Tuesday, 19 June 2007

Teaching the four 'R's

On a related point to yesterday's post on what's missing in mainstream education, Alexandra York -- one of my favourite writers on art and aesthetics -- makes a strong case for what she calls "the fourth 'R' in education," for the integration of art in education; to substitute for the trivium "the Four 'R's of Reading, Writing, 'Rithmetic and Art." [See Alexandra York: The Fourth 'R' in Education].

Art is essential in educating you to see the world, she argues; it gives keys to understanding the world and one's own place in it. An excerpt which I think helps illustrate her point talks about the importance of music education in the development of emotional maturity in teenage boys:

Like life, musical passages contain highs and lows, fast and slows … musical vocabulary includes dissonance and resolution, tumult and sublimity, all emboldening a student in the process of making music to feel to his heart’s content within the security of a confined experience... By learning to orchestrate emotional content through so rigorous a structure, the student must learn to merge reason and emotions; otherwise, the resulting music will be cold and sterile, math without the poetry. Classical music is too mentally commanding to permit the flailing and screaming incited by rock n' roll, thus it forces young people to control their emotional output, offering them the experience of cathexis rather than catharsis. Also, because music deals with broad abstractions - triumph, defeat, love, loss - it allows a young person to personalize universals of the human condition, to feel on a grand scale both the hope and the hurt that necessarily accompany an individual life fully lived. For teenagers, in particular, it unlocks gateways to mature excursions into the ecstasy and the vulnerability of love, the headiness and the hazards of risk. Often, once young people begin to understand the value of classical music, they turn to it in moments of emotional need to help them experience deep stirrings that may not make it to the surface of consciousness by themselves. Repressed boys, especially, can benefit immensely from music study.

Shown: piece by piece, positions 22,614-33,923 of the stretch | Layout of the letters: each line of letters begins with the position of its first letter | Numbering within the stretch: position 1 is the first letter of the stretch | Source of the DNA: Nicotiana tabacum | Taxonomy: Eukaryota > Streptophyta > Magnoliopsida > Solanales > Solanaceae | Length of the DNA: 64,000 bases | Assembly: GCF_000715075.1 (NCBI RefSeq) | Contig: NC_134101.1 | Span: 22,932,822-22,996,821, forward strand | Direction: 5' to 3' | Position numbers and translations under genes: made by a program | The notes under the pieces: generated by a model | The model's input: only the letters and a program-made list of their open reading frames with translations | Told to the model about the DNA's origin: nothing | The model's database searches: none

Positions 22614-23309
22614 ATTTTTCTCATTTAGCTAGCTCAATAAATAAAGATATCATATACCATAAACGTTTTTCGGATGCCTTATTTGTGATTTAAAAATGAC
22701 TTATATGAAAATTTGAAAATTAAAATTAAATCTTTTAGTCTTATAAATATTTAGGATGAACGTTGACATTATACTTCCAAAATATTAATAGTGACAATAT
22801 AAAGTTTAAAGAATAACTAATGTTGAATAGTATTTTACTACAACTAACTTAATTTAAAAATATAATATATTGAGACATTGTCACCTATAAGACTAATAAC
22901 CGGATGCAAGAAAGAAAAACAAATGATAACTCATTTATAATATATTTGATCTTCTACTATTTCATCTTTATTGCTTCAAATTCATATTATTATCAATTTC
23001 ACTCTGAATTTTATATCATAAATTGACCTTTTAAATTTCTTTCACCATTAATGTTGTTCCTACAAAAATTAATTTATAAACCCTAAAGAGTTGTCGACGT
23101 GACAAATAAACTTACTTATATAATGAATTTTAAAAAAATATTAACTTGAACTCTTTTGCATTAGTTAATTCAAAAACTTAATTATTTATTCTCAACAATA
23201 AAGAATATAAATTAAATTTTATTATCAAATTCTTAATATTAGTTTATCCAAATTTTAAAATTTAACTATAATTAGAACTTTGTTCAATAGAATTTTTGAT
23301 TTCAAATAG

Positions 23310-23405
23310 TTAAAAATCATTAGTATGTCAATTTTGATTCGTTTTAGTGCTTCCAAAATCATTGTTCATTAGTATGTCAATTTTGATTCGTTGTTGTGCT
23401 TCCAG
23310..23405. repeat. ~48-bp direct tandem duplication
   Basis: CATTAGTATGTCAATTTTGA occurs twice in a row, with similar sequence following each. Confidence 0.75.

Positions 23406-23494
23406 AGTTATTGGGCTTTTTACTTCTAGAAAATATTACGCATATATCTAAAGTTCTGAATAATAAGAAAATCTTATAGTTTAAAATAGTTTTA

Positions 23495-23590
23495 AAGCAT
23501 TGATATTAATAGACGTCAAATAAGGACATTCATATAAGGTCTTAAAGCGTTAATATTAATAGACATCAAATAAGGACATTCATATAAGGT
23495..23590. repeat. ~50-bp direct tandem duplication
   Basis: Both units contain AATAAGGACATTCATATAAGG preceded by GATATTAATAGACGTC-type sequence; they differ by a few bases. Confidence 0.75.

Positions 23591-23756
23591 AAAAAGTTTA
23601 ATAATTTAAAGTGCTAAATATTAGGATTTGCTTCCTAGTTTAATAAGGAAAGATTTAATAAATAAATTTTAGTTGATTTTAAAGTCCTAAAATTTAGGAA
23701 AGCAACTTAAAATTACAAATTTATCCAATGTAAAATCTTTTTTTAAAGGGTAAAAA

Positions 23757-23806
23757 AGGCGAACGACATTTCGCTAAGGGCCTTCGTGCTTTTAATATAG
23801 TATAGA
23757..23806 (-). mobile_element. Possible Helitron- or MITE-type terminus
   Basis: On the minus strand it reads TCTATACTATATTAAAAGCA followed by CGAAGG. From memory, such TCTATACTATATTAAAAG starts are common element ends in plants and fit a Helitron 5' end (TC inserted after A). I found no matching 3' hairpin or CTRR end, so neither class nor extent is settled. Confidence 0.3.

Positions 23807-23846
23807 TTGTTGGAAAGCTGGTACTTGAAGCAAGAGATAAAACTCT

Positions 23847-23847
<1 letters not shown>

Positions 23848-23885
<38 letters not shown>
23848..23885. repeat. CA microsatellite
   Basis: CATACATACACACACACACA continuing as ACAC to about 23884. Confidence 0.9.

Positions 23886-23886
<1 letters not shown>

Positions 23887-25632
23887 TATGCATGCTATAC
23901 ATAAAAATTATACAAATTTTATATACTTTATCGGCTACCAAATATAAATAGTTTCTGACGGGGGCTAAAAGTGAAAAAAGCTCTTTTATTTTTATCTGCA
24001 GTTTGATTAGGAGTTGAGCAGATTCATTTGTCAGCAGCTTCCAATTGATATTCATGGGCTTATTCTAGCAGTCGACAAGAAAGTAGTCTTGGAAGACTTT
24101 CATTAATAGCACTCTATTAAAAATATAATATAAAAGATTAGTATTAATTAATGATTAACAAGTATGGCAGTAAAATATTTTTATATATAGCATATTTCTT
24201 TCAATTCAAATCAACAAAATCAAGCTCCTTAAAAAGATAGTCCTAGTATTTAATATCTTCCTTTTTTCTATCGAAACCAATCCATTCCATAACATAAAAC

As another musician said, "Self-knowledge is a dangerous thing; the freedom of who you are." Read York's whole argument here.

1 comment:

  1. Excellent. It would help keep our kids centred and away from narcotics, I believe. They need this sort of outlet.


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